A guide to driving safely in the dark

Summer has been and gone, and we are nearly at the end of Autumn too which only means one thing – here comes winter…and the dark nights. As the clocks go back at the end of October, nights quickly start to roll in earlier and earlier, while morning sunrises seem to get later. Join Grange Motors Land Rover specialists, in this guide, they give you their top tips to driving safely in the dark this winter.

Winter goes hand in hand with harsh weather conditions that can affect road conditions when driving, and lead to decreased visibility on the roads. According to the Department of Transport, in the winter of 2014, 2,274 people were injured in reported road accidents. 251 were also seriously injured and 29 people were killed. Add that to the fact that of all fatal car accidents, 49 percent occur at night, despite there being fewer drivers on the road, as well as that night driving has a fatality rate per mile nearly triple that of daytime driving, and it’s vital that you are prepared for your journeys as the dark, colder mornings and nights arrive.

Lights

Whilst it is essential that you have your headlights on before sunrise and after sunset, in the winter, it is advised that you keep your lights on for an hour after sunrise and an hour before sunset to ensure other drivers on the road can clearly see you during twilight. You should do regular checks to make sure that all your lights are operating properly throughout the winter too – failure to switch on your lights could mean that other drivers do not see you approaching and accidents could occur.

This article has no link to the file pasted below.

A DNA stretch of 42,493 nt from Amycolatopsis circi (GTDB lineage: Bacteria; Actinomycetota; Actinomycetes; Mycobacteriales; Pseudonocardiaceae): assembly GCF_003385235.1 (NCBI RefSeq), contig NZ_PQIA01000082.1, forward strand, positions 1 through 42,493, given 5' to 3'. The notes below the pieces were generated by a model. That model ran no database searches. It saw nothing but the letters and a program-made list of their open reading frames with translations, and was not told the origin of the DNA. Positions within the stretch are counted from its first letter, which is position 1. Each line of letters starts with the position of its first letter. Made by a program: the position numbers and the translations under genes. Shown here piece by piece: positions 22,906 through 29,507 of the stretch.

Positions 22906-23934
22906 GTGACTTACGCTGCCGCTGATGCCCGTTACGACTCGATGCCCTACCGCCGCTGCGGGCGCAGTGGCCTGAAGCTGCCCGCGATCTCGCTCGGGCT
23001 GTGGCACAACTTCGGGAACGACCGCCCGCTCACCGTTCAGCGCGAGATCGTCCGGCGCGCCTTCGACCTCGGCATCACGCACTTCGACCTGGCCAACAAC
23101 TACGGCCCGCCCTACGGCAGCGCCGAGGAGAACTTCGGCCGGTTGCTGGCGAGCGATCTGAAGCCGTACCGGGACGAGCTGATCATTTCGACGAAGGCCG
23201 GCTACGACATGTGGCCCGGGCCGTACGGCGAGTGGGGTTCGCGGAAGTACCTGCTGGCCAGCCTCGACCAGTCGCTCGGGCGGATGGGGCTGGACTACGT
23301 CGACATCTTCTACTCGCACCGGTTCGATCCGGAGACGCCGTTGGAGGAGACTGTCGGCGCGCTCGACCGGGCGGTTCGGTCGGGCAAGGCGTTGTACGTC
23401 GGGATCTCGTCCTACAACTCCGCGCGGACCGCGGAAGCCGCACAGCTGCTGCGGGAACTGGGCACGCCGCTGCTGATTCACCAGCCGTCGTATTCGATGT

You can drive with your full beam switched on in rural areas whenever you see it safe to do so, to improve your road visibility. However, you must ensure you dip your lights back down when you encounter another driver to avoid dazzling them and affecting their visibility.

Have your eyes checked

The dark nights are a trigger for drivers to realise that their sight isn’t great. You should therefore have your eyes checked before it’s too late. Be aware that some drivers struggle with the glare from headlights and street lamps in the dark – fortunately, most opticians offer anti-glare lenses to help improve night time driving.

This also helps for reading road signs in the dark, where they might not be as clear to make out – or affected by the weather conditions. If you don’t feel comfortable driving without your glasses, don’t! Make sure you always keep a pair in your car too, so that you can clearly see when driving in the dark.

Ensure that you regularly clean your windows and mirrors as well – having a dirty windscreen can catch the glare of oncoming vehicles, or compromise your vision.

Allow more time for your journey

When driving in the dark, it’s important to take your time as it’s sometimes not as easy to see hazards on the road. By allowing more time for your journey, you can schedule regular breaks when driving long distances to give your eyes a rest. Driving in the dark can be a strain on your eyes, and it’s easy to start to feel fatigue – so, give your eyes a rest and then allow time for them adjust.

Be prepared to be patient and cautious of other drivers around you who might not be as comfortable as you are driving in the dark too, or who may have been drinking. Stay alert! 77% of alcohol-related car accidents occur between 6pm and 6am.

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